Please note: Raspbian OS is not the perfect option to run DRMv3 since it uses JavaFX and it requires more resources for the graphics. Here still remains the rule: the bigger Raspberry PI, the better. We tested with Raspberry PI 3 (Strech) and Raspberry PI 4 (Buster) and for both relatively stable. Of course Raspberry PI 4 with 8GB RAM works quite better.

We also tried to describe all the steps during the installation and running all the packages and libraries for Raspbian, but it still may be additional/different things to do. Please contact us if you find something so we can update the documentation for rest of the users.

In case Java 1.8 must be installed:

Option 1 - we can extract the Java 1.8 (jdk) from the Java\ directory from the .tar archived package.

Option 2 - download and extract the Linux ARM 32 Hard Float ABI package for our Raspberry from this link: https://www.oracle.com/java/technologies/javase/javase-jdk8-downloads.html.

WARNING: Soft Float most probably won't run on Raspberry PI!

Now, we have the java in /home/pi/Downloads/jre/

 

Next is to extract the OpenJFX libraries:

Option 1 - we can extract the armv6hf from the Java\ directory from the .tar archived package.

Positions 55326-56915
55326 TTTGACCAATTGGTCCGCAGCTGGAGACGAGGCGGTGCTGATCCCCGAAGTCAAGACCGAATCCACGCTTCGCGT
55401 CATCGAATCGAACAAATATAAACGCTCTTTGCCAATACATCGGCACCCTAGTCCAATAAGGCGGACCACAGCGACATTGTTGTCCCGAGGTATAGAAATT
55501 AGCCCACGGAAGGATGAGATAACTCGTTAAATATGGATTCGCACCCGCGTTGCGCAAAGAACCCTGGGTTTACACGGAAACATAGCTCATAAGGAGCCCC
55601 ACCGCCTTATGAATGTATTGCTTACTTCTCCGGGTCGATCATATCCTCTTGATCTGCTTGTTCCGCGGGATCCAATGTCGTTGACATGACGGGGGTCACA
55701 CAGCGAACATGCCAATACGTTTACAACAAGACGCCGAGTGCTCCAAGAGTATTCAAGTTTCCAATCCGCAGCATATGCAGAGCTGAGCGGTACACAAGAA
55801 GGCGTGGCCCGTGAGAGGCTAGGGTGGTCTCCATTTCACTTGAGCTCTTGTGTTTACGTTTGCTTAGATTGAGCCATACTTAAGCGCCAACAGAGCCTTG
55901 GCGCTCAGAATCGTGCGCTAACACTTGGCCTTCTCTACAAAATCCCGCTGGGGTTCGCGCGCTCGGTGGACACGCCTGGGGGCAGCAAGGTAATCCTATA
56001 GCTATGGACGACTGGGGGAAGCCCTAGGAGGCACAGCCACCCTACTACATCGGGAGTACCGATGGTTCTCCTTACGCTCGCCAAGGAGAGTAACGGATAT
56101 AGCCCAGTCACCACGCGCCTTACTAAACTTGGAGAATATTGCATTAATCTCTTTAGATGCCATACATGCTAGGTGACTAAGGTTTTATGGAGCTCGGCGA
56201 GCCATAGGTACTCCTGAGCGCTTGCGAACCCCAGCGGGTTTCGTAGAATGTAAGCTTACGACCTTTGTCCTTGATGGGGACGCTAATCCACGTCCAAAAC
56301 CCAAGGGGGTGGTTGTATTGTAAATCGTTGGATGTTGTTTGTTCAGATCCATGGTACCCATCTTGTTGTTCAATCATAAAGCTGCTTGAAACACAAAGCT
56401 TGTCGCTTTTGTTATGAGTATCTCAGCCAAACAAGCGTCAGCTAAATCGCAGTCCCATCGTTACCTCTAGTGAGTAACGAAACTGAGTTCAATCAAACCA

Option 2 - download from this website: https://gluonhq.com/products/mobile/javafxports/get/. We need JavaFX Embedded SDK for armv6 hard float.

We extract it in /home/pi/Downloads/javafx/

 

If we didn't download DRMv3, we can do that at this step from here: DRMv3-full-rpi.tar and extract to /home/pi/Downloads/DRMv3/

 

Next, after that we need to fix the graphics problem. From our experience JavaFX works best X11 graphics driver option. However by default this package is not installed in Raspbian Strech/Buster. So, below it is shown how to install it:

sudo apt-get update

sudo apt-get install gstreamer0.10 libgstreamer-plugins-base0.10-dev

Now we can add the JVM parameter -Djavafx.platform=x11

 

Next step is to run. Before that however, we have to prepare our -Djava.ext.dirs JVM parameter. For sure we need to include the JavaFX libraries, which we installed above, which means -Djava.ext.dirs=/home/user/Downloads/javafx/armv6hf-sdk/rt/lib/ext

This however will unset the default library path for our application and we need them also. The question is how to find them? The answer is just to run DRMv3 without -Djava.ext.dirs parameter and it will show you these libraries:

java -jar /home/pi/Downloads/DRMv3/DRM_v3.jar

and most probably we will get the following result: